Congolese culture revolves heavily on what Franco called “les on dits” or gossip. If something happens, someone will talk or it will be caught on tape.

These events happen in many bands, but everything (especially fights) are to another level in Maison Mère due to all the hot heads that have passed through the group.

I blame Werra in part because though he publicly tries to be a hands off guy... in every situation he’s usually instigating in the background via Sankara and co

I'm Congolese myself (1st gen American) and the concept of gossip/songi-songi/les on dits is nothing new to me. If anything,like you said it's one of the biggest parts of our culture.
But what amazes me is that it's gone to a level where people are getting physically harmed and not getting financially compensated because of gossip is crazy to me.

 Does anyone know if any of the original bands members are getting royalties from their previous work with Maison Mere? Or is it's a foreign concept to them? I know lots of business is centered on getting things now. I feel like I can automatically assume that general African distribution deals are fishy to begin with.
 It also sounds like Japonais had a huge part in arranging the music and left with nothing except gifts. Did I read that right? 

71
Woah at this thread. This is all too shocking to me. It's pretty much corruption at every level. This is the first time i'm hearing about these practices of punishing band members in such a way physically and financially. Does this happen in 90% of our Congolese bands? Plus how do you know so much insider info? 

72
To be honest the other problem with this album was it was the beginning of albums getting overhyped and of course they did the koyimbi ko dance to death at concerts that it was getting boring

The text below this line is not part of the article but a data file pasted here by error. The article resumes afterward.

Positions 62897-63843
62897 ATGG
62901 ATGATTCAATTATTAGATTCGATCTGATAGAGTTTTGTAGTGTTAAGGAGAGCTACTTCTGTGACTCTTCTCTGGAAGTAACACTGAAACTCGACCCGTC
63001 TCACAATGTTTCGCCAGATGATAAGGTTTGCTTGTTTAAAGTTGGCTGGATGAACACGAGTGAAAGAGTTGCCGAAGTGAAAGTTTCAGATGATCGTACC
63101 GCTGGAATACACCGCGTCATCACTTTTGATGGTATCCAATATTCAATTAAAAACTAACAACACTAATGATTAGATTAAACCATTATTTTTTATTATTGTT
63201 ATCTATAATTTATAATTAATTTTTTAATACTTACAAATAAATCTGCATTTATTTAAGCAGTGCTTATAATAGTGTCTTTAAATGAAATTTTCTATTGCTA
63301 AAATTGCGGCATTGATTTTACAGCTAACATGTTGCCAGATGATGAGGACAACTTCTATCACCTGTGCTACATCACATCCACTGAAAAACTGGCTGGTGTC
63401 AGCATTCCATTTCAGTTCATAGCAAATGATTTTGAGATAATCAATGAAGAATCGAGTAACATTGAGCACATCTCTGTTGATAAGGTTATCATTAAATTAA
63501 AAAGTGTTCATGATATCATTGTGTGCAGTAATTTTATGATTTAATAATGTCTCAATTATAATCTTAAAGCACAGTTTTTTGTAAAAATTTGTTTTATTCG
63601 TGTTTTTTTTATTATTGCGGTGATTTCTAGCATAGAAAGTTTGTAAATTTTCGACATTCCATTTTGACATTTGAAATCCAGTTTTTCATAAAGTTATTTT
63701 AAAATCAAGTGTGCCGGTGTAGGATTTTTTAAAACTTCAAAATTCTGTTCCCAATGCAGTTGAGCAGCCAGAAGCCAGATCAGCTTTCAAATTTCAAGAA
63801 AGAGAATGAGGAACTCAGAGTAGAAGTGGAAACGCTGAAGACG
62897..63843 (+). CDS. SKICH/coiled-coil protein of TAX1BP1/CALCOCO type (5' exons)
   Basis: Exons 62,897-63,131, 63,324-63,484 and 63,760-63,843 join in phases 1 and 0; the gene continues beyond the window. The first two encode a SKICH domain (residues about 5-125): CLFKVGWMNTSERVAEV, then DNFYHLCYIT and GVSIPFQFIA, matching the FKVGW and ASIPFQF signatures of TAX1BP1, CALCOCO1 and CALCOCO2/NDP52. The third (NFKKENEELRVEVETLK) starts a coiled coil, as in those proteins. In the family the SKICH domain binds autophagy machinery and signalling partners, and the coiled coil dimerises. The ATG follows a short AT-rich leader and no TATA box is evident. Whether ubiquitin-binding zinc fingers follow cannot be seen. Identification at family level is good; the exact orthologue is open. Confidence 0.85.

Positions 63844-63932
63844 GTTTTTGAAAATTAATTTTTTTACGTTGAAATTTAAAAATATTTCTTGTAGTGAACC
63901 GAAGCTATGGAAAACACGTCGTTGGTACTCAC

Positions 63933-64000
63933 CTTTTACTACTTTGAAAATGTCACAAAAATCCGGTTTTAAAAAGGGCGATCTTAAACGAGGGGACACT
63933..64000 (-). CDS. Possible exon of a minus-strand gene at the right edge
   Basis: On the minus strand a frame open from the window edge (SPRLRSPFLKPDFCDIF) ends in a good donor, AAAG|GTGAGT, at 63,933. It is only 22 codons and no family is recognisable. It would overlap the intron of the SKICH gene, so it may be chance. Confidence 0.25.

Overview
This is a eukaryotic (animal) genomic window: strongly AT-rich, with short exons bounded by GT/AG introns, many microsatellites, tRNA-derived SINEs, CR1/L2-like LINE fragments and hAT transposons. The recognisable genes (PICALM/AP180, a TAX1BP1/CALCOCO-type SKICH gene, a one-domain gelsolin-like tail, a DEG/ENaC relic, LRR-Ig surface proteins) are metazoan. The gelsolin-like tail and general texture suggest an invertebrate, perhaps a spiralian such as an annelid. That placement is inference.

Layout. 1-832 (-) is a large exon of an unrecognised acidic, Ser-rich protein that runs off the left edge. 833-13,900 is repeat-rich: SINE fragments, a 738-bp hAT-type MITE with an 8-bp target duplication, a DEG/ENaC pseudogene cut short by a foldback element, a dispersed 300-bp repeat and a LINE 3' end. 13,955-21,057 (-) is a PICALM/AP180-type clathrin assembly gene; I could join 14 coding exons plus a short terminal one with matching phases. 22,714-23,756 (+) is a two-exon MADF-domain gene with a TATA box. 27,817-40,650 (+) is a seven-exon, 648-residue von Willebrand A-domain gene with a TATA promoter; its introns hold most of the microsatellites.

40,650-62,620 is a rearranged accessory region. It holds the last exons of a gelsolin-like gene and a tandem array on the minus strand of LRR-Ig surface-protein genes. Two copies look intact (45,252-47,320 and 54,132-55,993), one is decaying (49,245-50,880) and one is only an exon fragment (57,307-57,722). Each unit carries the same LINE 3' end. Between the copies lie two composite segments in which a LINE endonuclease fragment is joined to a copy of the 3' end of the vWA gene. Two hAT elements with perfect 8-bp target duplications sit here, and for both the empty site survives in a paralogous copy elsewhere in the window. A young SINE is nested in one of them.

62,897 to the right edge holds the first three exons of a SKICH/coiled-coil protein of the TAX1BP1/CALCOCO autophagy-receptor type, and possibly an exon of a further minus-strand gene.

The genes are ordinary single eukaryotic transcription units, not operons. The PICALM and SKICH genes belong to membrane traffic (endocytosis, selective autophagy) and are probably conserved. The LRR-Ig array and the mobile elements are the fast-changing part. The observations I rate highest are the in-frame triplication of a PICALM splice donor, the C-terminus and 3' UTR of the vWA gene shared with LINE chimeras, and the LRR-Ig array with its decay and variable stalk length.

if the album was released 3 or 6 months earlier, then the album would get the respect it deserved at that time. Because people waited to long for that album, which made it getting not well received at that time, despite the lies of the Congolese press. The album got luckily the respect which it deserved after 5 years. The beginning of albums getting over-hyped was with Temoinage.
*Revives thread *
A LA QUEUE LEU-LEU wasn't received well at the time in Kin? What were the press saying at the time? I would've thought with all the Koyimbi Ko dances in the makbokes it was smash. It was definitely well received in my community here in the States.   
 ALQLL along with Effrakata was definitely on repeat all of 2002 @ every Congolese function I went to lol. Those were two integral albums for me growing up
 
Also, hey everyone this is my first post here! :) After lurking here for like a month, I finally decided to make an account. I lowkey wanted to make introductory thread introducing myself, but I didn't think no one would care lol

WELCOME NDEKO

Merci ndeko na ngai, naza na esengo kozala na fourm lokola oyo. I'm still in the process of teaching myself lingala so bare with me lol 

73
To be honest the other problem with this album was it was the beginning of albums getting overhyped and of course they did the koyimbi ko dance to death at concerts that it was getting boring

if the album was released 3 or 6 months earlier, then the album would get the respect it deserved at that time. Because people waited to long for that album, which made it getting not well received at that time, despite the lies of the Congolese press. The album got luckily the respect which it deserved after 5 years. The beginning of albums getting over-hyped was with Temoinage.
*Revives thread *
A LA QUEUE LEU-LEU wasn't received well at the time in Kin? What were the press saying at the time? I would've thought with all the Koyimbi Ko dances in the makbokes it was a smash. It was definitely well received in my community here in the States.   
 ALQLL along with Effrakata was definitely on repeat all of 2002 @ every Congolese function I went to lol. Those were two integral albums for me growing up
 
Also, hey everyone this is my first post here! :) After lurking here for like a month, I finally decided to make an account. I lowkey wanted to make introductory thread introducing myself, but I didn't think no one would care lol